Assessment roll 2023-2025 | The City of Montreal opens the door to a strong tax increase

Montrealers should expect a sharp tax increase next year if the words of the president of the executive committee, Dominique Ollivier, are to be believed, who on Wednesday refused to commit to limiting the tax increase to a threshold well below -below inflation.

Posted on September 14th

Andre Dubuc

Andre Dubuc
The press

As we know, the Consumer Price Index (CPI) jumped in 2022, reaching 8.1% in the country in June. Unheard of for nearly 40 years.

“We never said we were going at the head at 3% [la hausse des taxes] ” answered M.me Ollivier to a question from a journalist about the increase that will come in 2023. The elected met with the media on the occasion of the presentation of the new evaluation roll.

Plante’s team won re-election in 2021 by promising not to raise municipal taxes by a percentage higher than inflation.

“Clearly, I can tell you that we will not go to 8%. In any case, I would be very surprised if we go to 8%, chained the number 2 of the Plante administration. We will try to stay in a fiscal range that allows both to meet our responsibilities as a metropolis, but also to respect Montrealers’ ability to pay.”

A surprise could await taxpayers if the City decrees a tax increase of 5% or more for 2023. For years, they have been accustomed to tax increases aligned more or less with the rate of inflation, which usually it varied from 1 to 3% per year. This is no longer the case this year.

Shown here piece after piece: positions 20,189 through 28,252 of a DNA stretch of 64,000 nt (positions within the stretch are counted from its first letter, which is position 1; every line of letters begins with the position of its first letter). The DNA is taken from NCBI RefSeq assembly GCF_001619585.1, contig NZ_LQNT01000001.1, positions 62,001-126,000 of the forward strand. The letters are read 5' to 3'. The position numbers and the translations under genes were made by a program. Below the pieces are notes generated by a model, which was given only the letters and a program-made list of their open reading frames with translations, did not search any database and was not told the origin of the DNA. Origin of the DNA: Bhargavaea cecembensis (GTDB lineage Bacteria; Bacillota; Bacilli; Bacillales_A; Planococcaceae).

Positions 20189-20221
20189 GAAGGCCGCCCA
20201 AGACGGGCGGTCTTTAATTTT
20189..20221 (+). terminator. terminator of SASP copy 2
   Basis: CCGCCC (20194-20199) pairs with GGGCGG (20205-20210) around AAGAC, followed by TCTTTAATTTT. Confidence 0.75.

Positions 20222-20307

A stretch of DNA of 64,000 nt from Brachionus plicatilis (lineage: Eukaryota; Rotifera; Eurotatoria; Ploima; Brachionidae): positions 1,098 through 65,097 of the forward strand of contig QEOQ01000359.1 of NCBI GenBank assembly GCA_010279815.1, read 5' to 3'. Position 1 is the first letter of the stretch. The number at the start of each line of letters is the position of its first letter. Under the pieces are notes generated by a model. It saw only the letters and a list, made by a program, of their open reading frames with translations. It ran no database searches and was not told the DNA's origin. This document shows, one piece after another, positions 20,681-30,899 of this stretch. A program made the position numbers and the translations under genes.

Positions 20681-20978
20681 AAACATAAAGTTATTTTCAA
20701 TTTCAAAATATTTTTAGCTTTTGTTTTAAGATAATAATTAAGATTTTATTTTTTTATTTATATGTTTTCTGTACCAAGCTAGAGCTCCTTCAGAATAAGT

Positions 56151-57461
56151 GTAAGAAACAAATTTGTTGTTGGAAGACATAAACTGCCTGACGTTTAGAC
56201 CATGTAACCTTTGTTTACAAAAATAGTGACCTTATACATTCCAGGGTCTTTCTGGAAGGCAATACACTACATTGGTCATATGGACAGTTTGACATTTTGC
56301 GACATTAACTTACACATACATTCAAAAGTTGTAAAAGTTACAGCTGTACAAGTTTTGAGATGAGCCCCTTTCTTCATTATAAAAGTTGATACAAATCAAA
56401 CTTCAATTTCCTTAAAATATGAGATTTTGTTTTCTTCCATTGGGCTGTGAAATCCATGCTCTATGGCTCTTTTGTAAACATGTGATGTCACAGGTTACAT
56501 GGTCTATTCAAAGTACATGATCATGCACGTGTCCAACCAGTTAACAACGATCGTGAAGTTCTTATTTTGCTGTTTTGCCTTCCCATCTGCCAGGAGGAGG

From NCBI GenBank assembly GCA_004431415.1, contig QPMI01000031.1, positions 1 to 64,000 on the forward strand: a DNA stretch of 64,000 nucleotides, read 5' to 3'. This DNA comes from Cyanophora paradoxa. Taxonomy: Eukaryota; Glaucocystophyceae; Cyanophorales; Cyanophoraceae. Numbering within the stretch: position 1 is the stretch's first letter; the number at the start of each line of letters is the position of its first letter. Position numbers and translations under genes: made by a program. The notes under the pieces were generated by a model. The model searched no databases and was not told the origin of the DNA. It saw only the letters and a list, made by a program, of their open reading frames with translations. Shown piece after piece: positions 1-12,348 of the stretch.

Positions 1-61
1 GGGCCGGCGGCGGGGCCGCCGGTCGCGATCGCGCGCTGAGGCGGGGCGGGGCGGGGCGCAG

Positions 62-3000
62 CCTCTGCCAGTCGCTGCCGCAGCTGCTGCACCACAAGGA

But you will understand that with inflation that is 8% at the time of speaking, it is certain that, on the budget, that puts enormous pressure on spending. If the income, on the other hand, remains stable, it will cause challenges to balance the budget.

Dominique Ollivier, President of the Executive Committee of the City of Montreal

Last year, the City limited tax increases to 2% for residential buildings and 1.5% for non-residential buildings for the fiscal year when the CPI increase had reached 3.8% throughout the province.

The city recently launched a project on municipal taxation to find ways to increase its revenue other than by raising property taxes. Just over 60% of the city’s budget is financed by municipal taxes, said Ms.me Oliver.

A 3% increase would be acceptable for the opposition

The words of the President of the Executive Committee are of great concern to the opposition at City Hall.

“Today we are anxious,” said Aref Salem, Leader of the Official Opposition, who spoke after Mr.me Ollivier, especially since the administration has not given any sign of life on the next tax rate. I know that the mayor, last year, already said that she will not raise the tax rate more than inflation. If we know that the inflation rate is 8%, this becomes very worrying. We are not reassured. »

Mr. Salem would find a tax increase of plus or minus 3% acceptable. He justifies this figure by explaining that the increase in the salary of city employees, a major item of expenditure in the budget and which is governed by a collective agreement, will be well below 8% in 2023. “It is unthinkable that” we will go ahead with 8%”, he said emphatically.

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